If you are moving to a foreign country, you need to do some research. As a solo female, you are responsible for your own safety. If you're headed to a culture where women are expected to dress or act a certain way, or where women are not allowed in certain settings, YOU need to figure that out ahead of time. Also understand that in different cultures, men may be more vocal or even physical in their attempts to talk to you. Know where you're headed so you're not caught off-guard when you arrive. To many North American women, the cat-calling by men on the street in Central and South America is foreign and disconcerting. If you're headed there, just know before you go. Some women don't mind the attention; others are very bothered by it. If it bothers you, have a plan. Some women make up a boyfriend or husband back at the hotel. Or if you feel secure enough, be forceful and vocal about being left alone. It's entirely up to you how you want to handle these situations, but knowing they can happen before you arrive will prepare you appropriately.

3. Don't do anything you wouldn't do at home.
Moving somewhere new where nobody knows your name can make people act, well, silly. Nobody knows you so you're free from professional and personal constraints. I can't count the number of times living on an island I've seen ladies of all ages "let loose" and get so intoxicated they barely stagger out of the bar. As a single gal, if you were at home at a bar by yourself, would you feel safe doing that? Likely not. You shouldn't do it in your new home either. Also keep in mind that most expat communities are very tight-knit, so word can get around quickly. The benefit of a tight-knit community is camaraderie and safety; the downside is gossip.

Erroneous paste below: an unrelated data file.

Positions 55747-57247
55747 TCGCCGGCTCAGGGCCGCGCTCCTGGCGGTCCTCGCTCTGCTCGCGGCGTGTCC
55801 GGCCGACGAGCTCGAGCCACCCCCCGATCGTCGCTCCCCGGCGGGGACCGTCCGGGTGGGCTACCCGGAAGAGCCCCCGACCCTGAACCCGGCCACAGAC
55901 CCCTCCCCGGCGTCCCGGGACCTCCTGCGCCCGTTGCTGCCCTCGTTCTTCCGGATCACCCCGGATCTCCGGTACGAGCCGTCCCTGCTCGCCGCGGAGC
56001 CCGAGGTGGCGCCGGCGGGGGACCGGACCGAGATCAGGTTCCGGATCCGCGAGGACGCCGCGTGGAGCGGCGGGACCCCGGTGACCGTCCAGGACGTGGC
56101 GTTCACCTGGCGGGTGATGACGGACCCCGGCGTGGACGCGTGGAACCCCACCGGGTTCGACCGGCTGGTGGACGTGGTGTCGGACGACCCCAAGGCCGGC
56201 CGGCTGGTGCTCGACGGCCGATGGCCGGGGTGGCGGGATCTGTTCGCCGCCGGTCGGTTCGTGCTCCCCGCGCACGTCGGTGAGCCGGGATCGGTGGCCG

4. Befriend other women.
You will meet new people every day -- be bold and start conversations: talk to the bar owner, the shop manager, the waitress. An area with a solid expat community will bring you into the fold almost immediately, but you have to open yourself up to those opportunities. In the States, I would never presume to walk up to someone randomly and ask them their life story. But moving abroad, everyone has a story and everyone wants to learn yours. Don't be offended by personal questions -- expat communities are typically open and eclectic, and they just want to know the real you. Other expat women will be your new safety net. They will guide you and empathize with you, and they will be the ones watching out for you most. Be open to spending time with new people.

5. Keep in touch with someone back home regularly.
Expat life is not for everyone! Keeping in touch with your friends or family back home will help keep you grounded, and it will assuage their fears for you as well. While you relax on a beach with a cocktail, they will be worried about you off on your own in some foreign country. For your sanity and for theirs, keep in touch. Be honest when you talk with them about your new life. If you're unhappy for any reason, they will be your sounding board. They know who you were in a previous life, and they will be able to tell if something doesn't seem right.

Becoming an expat is a wonderful option for so many single women looking to retire or start a new life. If you are already thinking about making the move, now is the time to act. Be bold! And if you want more guidance and tips, don't hesitate to reach out.

Amanda Walkins is a freelance writer currently based in Roatan, Honduras. She blogs about her accidental expat life at

Go To Homepage